She never came.


"Sometimes it's the smallest decisions that can change your life forever." –Keri Russell

It all ended in a matter of minutes. It was a hot, sticky night; one of those humid summer nights when all I wanted to do was pour ice down my shirt. It was also the eve of my birthday. I was sitting at my window seat, looking out at the beautiful dancing stars, wishing and praying that my mother would come home before dawn. I didn't want to hear another argument between my parents on my birthday. I just wanted us all to be happy, if only for one day.

Time passed and when I looked at the clock hanging on my wall, I realized that it was two am. A shiver went up my spine as I heard the heavy footsteps and drunken giggling in the hallway. Mom was home.

As per tradition, she opened my door, letting yellow light trickle into my room. I saw her faintly bloodshot eyes roam my bed and finally reach me on the bench. We locked eyes, neither of us able to look away. I think it was the first time I actually saw my mother for who she really was, not who I thought she was. From the dim light of the hallway, I could see her smudged makeup and frizzy hair sticking up in all directions, her dress haphazardly hung on her sallow body. No longer was she the excruciatingly gorgeous socialite, with her flowy skirts and shiny earrings. She wasn't perfect, and she wasn't beautiful.

In that moment, something cracked inside of me. She wasn't my mother. Not to me. Not any longer. She had hurt me too many times before, and I finally had to acknowledge that she would keep doing it. I was done.

I heard a soft thud from another room, and the spell was broken. It was as if my mother could feel the change in the atmosphere between us.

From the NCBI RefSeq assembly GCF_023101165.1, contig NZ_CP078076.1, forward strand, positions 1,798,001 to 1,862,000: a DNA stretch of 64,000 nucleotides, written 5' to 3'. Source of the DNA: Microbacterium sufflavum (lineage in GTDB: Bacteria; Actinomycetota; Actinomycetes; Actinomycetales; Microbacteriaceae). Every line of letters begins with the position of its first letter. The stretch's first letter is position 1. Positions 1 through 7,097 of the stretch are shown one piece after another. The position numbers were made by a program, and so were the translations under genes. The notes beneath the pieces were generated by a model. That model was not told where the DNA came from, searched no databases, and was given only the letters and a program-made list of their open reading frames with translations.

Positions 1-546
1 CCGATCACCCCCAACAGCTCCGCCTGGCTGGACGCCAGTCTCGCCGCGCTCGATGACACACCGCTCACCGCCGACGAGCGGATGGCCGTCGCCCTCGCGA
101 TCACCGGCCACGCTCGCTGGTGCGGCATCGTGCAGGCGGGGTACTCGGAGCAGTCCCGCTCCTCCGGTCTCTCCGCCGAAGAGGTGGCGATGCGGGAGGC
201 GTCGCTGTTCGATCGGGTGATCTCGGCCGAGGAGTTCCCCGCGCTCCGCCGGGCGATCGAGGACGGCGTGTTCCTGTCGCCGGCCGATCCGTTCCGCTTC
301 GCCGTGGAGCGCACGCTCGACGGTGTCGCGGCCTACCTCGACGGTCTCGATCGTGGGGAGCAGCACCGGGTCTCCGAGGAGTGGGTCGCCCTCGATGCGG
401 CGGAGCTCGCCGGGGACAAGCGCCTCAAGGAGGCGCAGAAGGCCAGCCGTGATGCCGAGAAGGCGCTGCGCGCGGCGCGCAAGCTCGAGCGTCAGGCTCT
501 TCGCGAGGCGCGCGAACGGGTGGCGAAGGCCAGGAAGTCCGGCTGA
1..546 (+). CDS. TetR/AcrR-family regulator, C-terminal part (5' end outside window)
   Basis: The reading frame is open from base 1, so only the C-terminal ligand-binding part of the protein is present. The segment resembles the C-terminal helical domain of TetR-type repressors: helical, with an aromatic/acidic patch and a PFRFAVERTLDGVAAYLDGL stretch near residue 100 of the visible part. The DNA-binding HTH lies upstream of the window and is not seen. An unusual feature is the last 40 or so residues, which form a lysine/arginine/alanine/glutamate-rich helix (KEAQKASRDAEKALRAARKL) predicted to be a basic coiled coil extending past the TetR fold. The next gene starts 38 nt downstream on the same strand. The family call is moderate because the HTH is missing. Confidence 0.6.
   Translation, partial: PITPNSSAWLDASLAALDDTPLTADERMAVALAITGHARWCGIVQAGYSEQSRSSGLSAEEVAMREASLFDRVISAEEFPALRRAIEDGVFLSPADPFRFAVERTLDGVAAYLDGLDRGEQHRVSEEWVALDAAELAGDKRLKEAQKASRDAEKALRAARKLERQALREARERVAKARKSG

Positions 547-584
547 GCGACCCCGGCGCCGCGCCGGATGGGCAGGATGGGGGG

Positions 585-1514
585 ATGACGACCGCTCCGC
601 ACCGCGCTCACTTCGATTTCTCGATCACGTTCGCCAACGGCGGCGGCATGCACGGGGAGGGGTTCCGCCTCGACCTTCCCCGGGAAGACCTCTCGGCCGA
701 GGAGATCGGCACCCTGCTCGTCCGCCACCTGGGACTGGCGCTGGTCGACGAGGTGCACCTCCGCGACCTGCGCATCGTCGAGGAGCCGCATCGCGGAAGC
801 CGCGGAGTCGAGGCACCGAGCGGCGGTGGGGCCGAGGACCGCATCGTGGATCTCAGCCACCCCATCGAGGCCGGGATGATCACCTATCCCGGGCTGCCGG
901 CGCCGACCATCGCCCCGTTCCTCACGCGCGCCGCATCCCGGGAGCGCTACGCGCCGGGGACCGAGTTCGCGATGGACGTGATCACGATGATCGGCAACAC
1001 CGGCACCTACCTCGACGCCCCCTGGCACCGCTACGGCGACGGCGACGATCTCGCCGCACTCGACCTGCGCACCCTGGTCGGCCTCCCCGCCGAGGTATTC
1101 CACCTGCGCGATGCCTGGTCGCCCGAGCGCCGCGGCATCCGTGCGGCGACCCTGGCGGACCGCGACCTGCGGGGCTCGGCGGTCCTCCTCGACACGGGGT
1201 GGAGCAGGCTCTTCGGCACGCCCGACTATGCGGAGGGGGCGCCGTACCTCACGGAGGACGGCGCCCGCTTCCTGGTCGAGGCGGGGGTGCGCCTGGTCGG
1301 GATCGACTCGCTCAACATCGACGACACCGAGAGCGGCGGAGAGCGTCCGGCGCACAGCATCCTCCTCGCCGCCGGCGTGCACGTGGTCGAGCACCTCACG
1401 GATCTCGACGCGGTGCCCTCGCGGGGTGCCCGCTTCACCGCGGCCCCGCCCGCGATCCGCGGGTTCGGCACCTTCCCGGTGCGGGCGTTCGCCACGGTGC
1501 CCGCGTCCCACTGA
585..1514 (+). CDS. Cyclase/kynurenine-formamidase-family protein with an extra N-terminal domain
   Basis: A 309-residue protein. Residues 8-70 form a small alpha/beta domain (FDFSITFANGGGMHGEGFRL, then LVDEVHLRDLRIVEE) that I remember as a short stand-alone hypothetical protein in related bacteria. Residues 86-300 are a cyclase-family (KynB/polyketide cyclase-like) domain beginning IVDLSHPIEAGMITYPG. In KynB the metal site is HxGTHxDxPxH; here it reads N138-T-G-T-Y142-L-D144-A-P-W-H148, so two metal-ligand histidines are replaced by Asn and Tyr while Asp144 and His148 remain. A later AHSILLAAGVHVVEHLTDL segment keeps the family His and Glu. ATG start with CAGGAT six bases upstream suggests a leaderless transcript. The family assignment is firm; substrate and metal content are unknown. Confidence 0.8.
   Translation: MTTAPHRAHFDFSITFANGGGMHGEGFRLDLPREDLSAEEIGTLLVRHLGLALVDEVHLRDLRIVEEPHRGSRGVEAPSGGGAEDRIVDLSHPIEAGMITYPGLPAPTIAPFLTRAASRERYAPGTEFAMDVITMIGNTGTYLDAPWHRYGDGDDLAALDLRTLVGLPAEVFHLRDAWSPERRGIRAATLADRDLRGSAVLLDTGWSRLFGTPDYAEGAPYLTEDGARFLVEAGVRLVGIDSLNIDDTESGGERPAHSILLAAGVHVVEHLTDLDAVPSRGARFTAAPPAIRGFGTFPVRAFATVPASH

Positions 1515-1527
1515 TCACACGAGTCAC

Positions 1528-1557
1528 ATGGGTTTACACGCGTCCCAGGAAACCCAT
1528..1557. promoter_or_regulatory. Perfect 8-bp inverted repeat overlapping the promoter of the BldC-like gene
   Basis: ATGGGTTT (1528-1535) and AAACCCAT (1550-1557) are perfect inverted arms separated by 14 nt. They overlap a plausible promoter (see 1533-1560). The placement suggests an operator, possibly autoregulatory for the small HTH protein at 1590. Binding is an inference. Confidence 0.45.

"Annalisse..." she tried, her eyes pleading, her voice slightly slurred. "Just listen to me." She outstretched her left hand, glittering with its diamonds, and for a moment, I was almost tempted to go and take it and join her. I closed my eyes, willing myself to stay strong.

"No. Go to sleep mom…just go to sleep. Leave," I said softly, turning my head away from her to look back out the window. She was still standing there in the doorway, surprised even through her drunken stupor. It was over.

We stayed like that for a few minutes, me looking out the window and Mom standing in my doorway, the light from the hallway shining on her. I dug my nails into my palm, knowing that if I turned around I would give in once again. She left just as my hands began to bleed, the light slowly receding with her.


"One day you'll miss me like I missed you. One day you'll cry for me like I cried for you, and one day you'll love me and I won't love you."-Anonymous

A/N: I wrote this short story for my English class, and I'm actually really happy with it. The only guidelines were that it had to be about the topic of forgiveness and have some dialog (there was a rubric, but the rest of it was useless), and I wanted to do something different from how I normally write. It was supposed to be more abstract, but i really liked the way the quotes helped the story.

Anyway, please tell me what you think! I would love feedback...this is my baby, no doubt. I adore this ending, unlike the endings of most of my other stories.

Also, I'm leaving for Florida later, so all those people I owe a PM to (Katie!! Shivani!!!), I will DEFINITELY message you when I get back.


2/28/09: My English teacher told me yesterday that she loved it! She said that it was extremely good stylistically and it was a very unique piece. Yay! :)